This is part of a series of profiles of sellers on Pinduoduo (PDD).
After graduating from university in 2013 with a degree in international business, Ms. Xu decided to strike out on her own and made her way to Yiwu, a hub for wholesale traders in Zhejiang province.
Armed with a laptop and lots of gumption, she sourced Scandinavian-style home goods from wholesalers in Yiwu and sold them to customers overseas. Business was good and within a few years, she had her own office and warehousing space, an upgrade from the cramped space she had rented when she first started out.
Then the coronavirus hit.
“The virus situation worsened dramatically at the end of February, and I felt down listening to negative news every day,” said Xu, who was forced to shut down her store of seven years. “Many factories began to stop production, the pandemic overseas got more serious by the day. Logistics costs kept rising while orders kept falling. The stock was piling up in the warehouse, and we fretted about the rising inventory levels.”
Xu is one of many Chinese merchants who had prospered from the booming cross-border trade, capitalizing on China’s role as the factory of the world to supply goods to consumers in overseas markets. But the trade war between the U.S. and China, as well as the coronavirus pandemic, had dented consumer demand, forcing many of these export-oriented factories, wholesalers and cross-border e-commerce businesses to seek refuge in the domestic market.
Like others in the same predicament, Xu began to consider turning to China’s vast domestic market. She had noticed more mentions of PDD on the WeChat social network and on television commercials featuring the marketplace’s distinctive jingle. Some of her friends operated stores on PDD and recommended that she try it out.
Founded in 2015, PDD operates an online marketplace for third-party merchants, connecting them with 628.1 million consumers across China who use the platform to buy everything from carrots to Cadillacs. The company took less than five years to surpass 1 trillion yuan in annual GMV and 600 million users, an unprecedented feat in the e-commerce industry.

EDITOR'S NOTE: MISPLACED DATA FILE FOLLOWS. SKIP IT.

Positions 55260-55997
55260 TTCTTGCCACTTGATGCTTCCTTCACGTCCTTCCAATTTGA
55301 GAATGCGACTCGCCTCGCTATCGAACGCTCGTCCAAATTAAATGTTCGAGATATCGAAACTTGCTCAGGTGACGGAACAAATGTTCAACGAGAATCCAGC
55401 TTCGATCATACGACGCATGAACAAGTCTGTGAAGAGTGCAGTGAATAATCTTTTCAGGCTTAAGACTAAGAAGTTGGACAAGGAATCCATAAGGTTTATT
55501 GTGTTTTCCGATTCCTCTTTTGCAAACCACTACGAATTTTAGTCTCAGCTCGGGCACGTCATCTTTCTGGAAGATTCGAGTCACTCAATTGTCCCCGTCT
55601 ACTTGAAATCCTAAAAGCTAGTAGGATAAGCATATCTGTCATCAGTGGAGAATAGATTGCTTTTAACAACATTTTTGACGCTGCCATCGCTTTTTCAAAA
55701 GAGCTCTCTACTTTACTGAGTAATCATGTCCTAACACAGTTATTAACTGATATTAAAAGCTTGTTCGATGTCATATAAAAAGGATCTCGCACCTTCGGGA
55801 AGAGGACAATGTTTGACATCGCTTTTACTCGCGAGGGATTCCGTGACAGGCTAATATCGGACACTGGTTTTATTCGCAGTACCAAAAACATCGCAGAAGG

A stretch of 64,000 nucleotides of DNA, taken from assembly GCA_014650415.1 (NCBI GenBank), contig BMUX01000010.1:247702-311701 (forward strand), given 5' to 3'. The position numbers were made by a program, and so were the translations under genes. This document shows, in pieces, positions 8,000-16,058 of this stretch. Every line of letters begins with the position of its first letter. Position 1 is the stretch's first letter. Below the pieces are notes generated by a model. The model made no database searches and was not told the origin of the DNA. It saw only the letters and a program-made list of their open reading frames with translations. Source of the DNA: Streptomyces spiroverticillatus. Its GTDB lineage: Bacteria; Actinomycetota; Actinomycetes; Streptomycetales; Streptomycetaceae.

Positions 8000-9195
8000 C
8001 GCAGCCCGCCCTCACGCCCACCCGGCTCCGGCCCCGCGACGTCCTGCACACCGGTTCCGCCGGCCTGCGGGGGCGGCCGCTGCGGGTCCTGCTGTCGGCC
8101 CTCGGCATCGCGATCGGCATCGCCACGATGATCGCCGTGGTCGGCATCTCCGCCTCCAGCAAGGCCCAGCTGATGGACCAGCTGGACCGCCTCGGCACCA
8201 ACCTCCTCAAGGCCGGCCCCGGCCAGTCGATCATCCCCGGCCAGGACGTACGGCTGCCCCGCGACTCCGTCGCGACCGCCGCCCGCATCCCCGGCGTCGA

Attracted by the substantial support that PDD was extending to export-oriented merchants to turn to the domestic market, Xu applied to open a flagship store for her home goods brand, which she had registered in 2017.
Xu was clear about the market positioning of her brand, which was targeted at women in the age range of 18 to 37 years who are looking for a Scandinavian-style creative home goods brand to “help beautify their surroundings”.
At the beginning, she began to sell the products almost at cost to build a foundation for sales volume. But as the store orders began to grow steadily, the return on investment improved day by day. She also tried out livestreaming to boost engagement with her customers.
To succeed on PDD, merchants need to develop their own style and branding, and make customers feel the professionalism when they enter the store, she said. Her target for 2020 is to make the top sellers list in the home furnishings category.
“Previously, I always thought that Pinduoduo was just a platform for cheap goods, and that you will win if your prices are low,” Xu said. “With monthly sales of 150,000 yuan, there’s still a distance between us and the top stores, but we are full of confidence and giving it our all. We look forward to the future.”